The relational mindset says, “We are all connected in this life together. Always connect first as a person (and an ally) and second as a teacher.” The relational mindset says, “We are all connected in this life together. Always connect first as a person (and an ally) and second as a teacher.”
Figure P1.1: Assess your understanding of how poverty affects students.
Visit this book’s web page for a free reproducible version of these questions.
- Consider the relationships you had with teachers when you were going through elementary and secondary school. What teachers did you feel connected to? Which did you have difficult experiences with? How did each affect your learning?
- When you stand at the front of your classroom and look out over your students, how do you feel about what you see? Do you feel connected or bonded with your students? Do you feel distance and separation? Why?
- Describe how you feel about your role in teaching. What is its scope? Do you see yourself purely as a subject-matter resource to impart knowledge? Do you consider yourself a source of emotional support?
- Consider all the students in your classroom. Do you know which students come from poverty and which do not? What are some of the challenges students from poverty face? What are some ways you’ve witnessed poverty affecting their behavior or academic outcomes?
- Do you feel empathy for the students in your class who come from poverty? What tools do you use to show students that you have an understanding of and empathy for their challenges? How do you ensure you make connections with students that foster empathy?
Do not confuse this mindset with me telling you that it is impossible to succeed with every student unless each likes or respects you. Some students (those from strong, intact families) come from such stability at home that they need less relationship time at school. When a student has an emotionally stable family, good friends, and positive relatives, the need for relational stability at school is less. Ask yourself, “How can I show my students I care about their home life as well as their classroom life?”
Your students will care about academics as soon as you care about them. As neuroscience tells us, we are hardwired to connect (Commission on Children at Risk, 2003; Moriceau & Sullivan, 2005), and effective teacher-student relationships contribute to student achievement. Also, this contribution varies depending on students’ socioeconomic status and grade level. The research tells us that relationships mean more to students who have instability at home than to students who have a stable, two-parent foundation (Allen, McElhaney, Kuperminc, & Jodl, 2004). Among all students, good relationships have a 0.72 effect size, which makes them an exceptionally significant and strong effect size catalyst (Hattie, 2009). Among secondary students, the effect size is an even larger 0.87 (Marzano, 2003).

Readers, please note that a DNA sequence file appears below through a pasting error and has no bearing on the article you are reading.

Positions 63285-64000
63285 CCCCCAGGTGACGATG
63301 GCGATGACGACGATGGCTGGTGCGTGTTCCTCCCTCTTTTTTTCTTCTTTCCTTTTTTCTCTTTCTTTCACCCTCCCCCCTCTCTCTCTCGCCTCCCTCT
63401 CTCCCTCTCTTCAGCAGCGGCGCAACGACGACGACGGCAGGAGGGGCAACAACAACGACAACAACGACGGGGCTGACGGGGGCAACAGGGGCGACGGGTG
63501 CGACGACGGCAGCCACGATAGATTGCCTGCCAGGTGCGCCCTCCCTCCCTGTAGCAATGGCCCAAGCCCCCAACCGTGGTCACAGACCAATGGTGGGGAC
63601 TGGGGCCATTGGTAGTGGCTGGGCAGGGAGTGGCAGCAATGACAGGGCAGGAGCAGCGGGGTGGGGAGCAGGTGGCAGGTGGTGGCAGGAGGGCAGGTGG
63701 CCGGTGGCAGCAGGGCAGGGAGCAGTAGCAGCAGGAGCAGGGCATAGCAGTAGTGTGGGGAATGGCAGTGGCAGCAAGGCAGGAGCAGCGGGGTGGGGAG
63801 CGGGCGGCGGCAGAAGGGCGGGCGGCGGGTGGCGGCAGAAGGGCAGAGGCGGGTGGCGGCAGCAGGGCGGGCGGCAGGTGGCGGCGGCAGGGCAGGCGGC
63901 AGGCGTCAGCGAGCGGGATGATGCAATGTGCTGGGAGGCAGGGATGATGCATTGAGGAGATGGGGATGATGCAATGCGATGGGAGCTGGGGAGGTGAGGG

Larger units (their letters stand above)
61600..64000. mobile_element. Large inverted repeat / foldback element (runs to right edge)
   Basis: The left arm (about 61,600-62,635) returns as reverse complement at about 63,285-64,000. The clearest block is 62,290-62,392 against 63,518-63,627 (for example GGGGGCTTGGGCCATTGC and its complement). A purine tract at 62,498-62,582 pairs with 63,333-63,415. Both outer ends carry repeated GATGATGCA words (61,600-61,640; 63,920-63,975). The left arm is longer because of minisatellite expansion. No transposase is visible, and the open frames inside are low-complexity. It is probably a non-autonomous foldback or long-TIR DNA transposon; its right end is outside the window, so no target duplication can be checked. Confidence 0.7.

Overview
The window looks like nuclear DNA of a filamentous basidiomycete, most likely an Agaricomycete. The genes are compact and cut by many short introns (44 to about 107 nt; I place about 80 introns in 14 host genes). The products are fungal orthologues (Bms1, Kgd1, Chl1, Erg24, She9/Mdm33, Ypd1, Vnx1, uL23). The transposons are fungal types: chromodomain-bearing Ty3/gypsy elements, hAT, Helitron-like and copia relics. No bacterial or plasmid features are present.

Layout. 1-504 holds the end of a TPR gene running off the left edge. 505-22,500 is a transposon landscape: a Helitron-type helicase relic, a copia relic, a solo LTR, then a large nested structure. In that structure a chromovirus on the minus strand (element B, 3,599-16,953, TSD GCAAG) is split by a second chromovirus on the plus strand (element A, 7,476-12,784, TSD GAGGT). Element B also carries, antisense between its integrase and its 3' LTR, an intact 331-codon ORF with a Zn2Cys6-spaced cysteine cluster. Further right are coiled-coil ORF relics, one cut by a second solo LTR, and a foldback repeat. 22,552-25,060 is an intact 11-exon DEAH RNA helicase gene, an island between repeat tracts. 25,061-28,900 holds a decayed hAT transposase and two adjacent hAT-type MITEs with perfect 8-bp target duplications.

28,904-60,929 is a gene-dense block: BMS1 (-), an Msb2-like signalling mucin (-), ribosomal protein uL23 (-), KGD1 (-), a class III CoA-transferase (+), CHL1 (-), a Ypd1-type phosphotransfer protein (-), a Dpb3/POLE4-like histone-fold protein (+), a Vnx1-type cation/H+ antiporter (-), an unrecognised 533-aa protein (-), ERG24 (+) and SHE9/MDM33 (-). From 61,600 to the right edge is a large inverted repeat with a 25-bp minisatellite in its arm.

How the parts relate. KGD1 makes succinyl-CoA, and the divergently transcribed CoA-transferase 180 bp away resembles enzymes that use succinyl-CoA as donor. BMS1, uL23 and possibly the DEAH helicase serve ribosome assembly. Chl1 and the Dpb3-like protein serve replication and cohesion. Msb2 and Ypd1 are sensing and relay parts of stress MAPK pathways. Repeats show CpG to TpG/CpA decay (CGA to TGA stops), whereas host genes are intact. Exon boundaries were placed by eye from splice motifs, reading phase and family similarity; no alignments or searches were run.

The scope of the relational effect goes much further, and I explore it in depth in Poor Students, Rich Teaching, Revised Edition (Jensen, 2019). The bottom line is that relationships influence engagement in multiple ways. First, quality interactions within a relationship provide instruction, correction, modeling, and support for students, forming the basis of a teacher-student relationship (Hughes & Kwok, 2006). Second, a positive teacher-student relationship enhances students’ sense of classroom security and increases their willingness to engage in the classroom (Baumeister & Leary, 1995). Third, evidence shows that quality relationships can help students achieve more through greater connected engagement (Roorda, Koomen, Spilt, & Oort, 2011). Another study reveals that students’ positive or negative classroom relationships are equal to IQ or school achievement test scores in predicting if a student will drop out (Jimerson, Egeland, Sroufe, & Carlson, 2000).
The next three chapters offer the following strategies to help you build relationships with your students that will get them on board emotionally and socially.
- Personalize the learning.
- Connect everyone for success.
- Show empathy.
In these chapters, you’ll see how relationships offer the emotional environment through which all course content flows. There is no classroom content without some sort of context, even if the context is a digital device. Let’s dig in.
Questions for Daily Reflection
Each day, consider your own mindset for fostering connection and relationships with your students, and answer the following questions.
- Have I recently seen other teachers successfully build quality relationships with their students? How did they do it? Could I do something similar?
- Which students in my classroom have I not taken the time to get to know? In what ways can I connect with those students that will make a difference for them?
- Are there students in my classroom who appear to feel unsafe, not respected, or disconnected from their peers? How can I change those things?